Capture stunning images of Maine and learn when, why, and how to convert an image into a timeless black and white masterpiece.

There are no available registration dates at this time.

Note: This workshop includes an introductory session to be held in a live, online format utilizing the Zoom platform. The class will meet Tuesday, 6/27 from 6-9pm ET.

By Vincent Versace in the Oz to Kansas Black and White Conversion workshop.
By Vincent Versace in the Oz to Kansas: The Black and White Conversion workshop.

“I am sure the next step will be the electronic image, and I hope I shall live to see it. I trust that the creative eye will continue to function, whatever technological innovations may develop.” – Ansel Adams

For most of us, the love affair with the black and white image started with a film captured and silver printed image. The goal, today, is to take that which we fell in love with of film photography and apply it to digital photography. Where the once impossible in the analog world becomes merely an opinion in the digital world.

The issue is this: theories about how to approach digital black and white capture and what conversion technique(s) to use to convert those captured images are like politicians making election promises. Every one of them claims to be the penultimate solution to your needs, but rarely do they address those needs.

Regardless of their claims, usually, you find yourself still needing a solution that creates images that look like photographs and not like something the viewer sees as “something you did in Photoshop”.

Rockland breakwater in black and white
Rockland Breakwater, Maine. By Jean Claude Schmidt. Instructor: Vincent Versace / Mickey Strand.
Oz to Kansas: B&W Conversions.
Catherine Titus Wilcox. Instructor: Vincent Versace / Mickey Strand
Oz to Kansas: B&W Conversions

You will learn a way of approaching your images that will answer the three most asked questions: “Did you see that color image in black and white?”, “How come my black and white images don’t look like your black and white images?” and, “Can you teach me how to ‘see’ color in black and white?” You will leave the workshop understanding the importance and power of color in the conversion process and how that knowledge informs your decisions at the moment of capture.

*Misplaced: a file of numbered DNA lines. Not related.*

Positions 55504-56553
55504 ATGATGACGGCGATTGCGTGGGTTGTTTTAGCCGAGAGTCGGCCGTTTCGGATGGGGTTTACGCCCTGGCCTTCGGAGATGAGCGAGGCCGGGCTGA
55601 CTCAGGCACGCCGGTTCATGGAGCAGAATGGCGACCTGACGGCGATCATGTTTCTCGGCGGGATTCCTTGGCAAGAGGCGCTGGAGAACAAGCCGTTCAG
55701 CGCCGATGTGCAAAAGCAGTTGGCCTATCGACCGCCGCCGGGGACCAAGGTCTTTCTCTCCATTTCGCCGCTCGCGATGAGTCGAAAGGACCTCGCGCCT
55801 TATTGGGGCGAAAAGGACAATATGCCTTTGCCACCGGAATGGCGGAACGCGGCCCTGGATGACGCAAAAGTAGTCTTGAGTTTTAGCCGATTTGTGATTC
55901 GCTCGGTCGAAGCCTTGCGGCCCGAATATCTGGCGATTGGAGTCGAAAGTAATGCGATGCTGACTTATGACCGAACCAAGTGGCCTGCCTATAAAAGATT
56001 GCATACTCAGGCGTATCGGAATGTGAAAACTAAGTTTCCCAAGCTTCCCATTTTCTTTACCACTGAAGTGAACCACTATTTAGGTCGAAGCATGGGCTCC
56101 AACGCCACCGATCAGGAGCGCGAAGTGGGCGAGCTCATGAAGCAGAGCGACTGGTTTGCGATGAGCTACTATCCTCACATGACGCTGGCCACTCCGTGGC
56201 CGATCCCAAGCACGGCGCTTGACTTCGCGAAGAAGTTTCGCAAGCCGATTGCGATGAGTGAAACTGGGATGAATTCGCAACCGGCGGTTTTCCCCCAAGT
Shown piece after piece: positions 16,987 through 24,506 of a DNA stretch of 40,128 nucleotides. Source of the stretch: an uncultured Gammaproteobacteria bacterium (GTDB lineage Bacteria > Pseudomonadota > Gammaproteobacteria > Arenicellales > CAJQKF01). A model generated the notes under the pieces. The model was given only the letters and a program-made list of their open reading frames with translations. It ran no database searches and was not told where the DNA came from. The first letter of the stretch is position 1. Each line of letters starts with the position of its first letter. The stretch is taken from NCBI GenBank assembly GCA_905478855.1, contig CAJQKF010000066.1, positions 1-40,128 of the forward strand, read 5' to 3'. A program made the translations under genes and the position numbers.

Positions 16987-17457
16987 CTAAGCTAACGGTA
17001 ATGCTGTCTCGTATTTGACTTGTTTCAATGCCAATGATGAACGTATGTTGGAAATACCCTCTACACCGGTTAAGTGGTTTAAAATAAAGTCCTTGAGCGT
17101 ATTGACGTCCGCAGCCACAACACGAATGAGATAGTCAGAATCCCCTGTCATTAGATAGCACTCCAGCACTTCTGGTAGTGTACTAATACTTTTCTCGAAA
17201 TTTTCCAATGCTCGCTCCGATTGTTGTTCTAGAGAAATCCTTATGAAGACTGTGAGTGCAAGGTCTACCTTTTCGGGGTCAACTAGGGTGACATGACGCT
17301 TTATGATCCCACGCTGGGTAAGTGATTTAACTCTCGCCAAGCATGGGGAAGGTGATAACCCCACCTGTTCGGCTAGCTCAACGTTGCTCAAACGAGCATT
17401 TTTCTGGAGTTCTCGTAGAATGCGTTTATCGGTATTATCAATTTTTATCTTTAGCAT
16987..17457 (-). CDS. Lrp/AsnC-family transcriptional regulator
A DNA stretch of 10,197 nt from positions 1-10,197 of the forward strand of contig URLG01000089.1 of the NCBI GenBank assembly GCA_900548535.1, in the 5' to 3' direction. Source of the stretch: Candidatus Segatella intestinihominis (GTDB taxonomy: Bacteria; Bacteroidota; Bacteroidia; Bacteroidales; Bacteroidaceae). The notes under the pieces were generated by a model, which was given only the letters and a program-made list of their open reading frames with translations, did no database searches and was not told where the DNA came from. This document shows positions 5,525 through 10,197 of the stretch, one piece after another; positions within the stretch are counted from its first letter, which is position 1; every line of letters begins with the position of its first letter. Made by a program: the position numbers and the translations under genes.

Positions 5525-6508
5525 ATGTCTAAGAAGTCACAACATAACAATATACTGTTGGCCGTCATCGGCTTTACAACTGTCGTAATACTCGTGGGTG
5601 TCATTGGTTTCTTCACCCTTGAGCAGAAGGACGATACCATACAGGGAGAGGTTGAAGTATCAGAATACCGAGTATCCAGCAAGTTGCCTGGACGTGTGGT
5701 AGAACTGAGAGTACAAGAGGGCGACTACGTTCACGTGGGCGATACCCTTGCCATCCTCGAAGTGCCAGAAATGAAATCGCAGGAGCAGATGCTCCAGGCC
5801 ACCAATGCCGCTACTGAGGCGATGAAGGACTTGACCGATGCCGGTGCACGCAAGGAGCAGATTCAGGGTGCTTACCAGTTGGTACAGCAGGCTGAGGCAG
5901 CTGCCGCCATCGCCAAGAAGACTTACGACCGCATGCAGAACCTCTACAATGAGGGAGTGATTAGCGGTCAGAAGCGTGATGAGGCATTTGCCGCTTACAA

The “Oz to Kansas” workshop has three components. Prior to the actual workshop, one virtual ZOOM session will be held to discuss the theory of “seeing” black and white. Once in Maine, we will then put theory into practice with a week of shooting in the field. A minimal amount of “in-person” classroom time will round out the experience to explore both the “how” and “why” of converting your images to black and white.

Course requirements

Students must be comfortable with the use of Photoshop and plug-ins.

Header Image: ©Vincent Versace

Past student work

Clockwise: Peter McCutchen, Howie Motenko, Ron Perry, Marek Pleszczynski, Jean Claude Schmidt, Margaret Skiles, Catherine Titus Wilcox.

This Workshop is Sponsored by:

DxO Logo

DxO is internationally renowned as one of the most cutting-edge brands in the photography sector, and its story has been punctuated with a long list of major technological innovations. Visit to learn more.

Share This

Instructor: Vincent Versace

Vincent Versace is an internationally recognized pioneer in the art and science of digital photography. His passion for natural light photography is manifest not only in his work but also through his role as a creative and technical leader, contributing to innovative breakthroughs across the entire digital image value chain.

Instructor: Jimmy Andruszkewicz

Jimmy Andruszkewicz (Jimmy A-Z) is a Landscape/Street Photographer, who also provides services in digital photo instruction and printing.

After graduating from New York University’s Tisch School of the Arts’ Photography Program, Jimmy was fortunate to work as Studio Manager/First Assist for the eminent photographer Neal Slavin. Neal’s tutelage provided a firm foundation for large productions carried out both in studio and on the road, employing all camera formats from 35mm up to Polaroid’s 20x24 camera.

He eventually moved on to work as a Civilian Photographer in the Photographic Section of the New York City Police Department, which encompassed both field assignments and darkroom responsibilities. During this time, he joined the uniformed ranks of the NYPD. After the obligatory time in the street, he was able to return to the Photo Section as a Police Officer.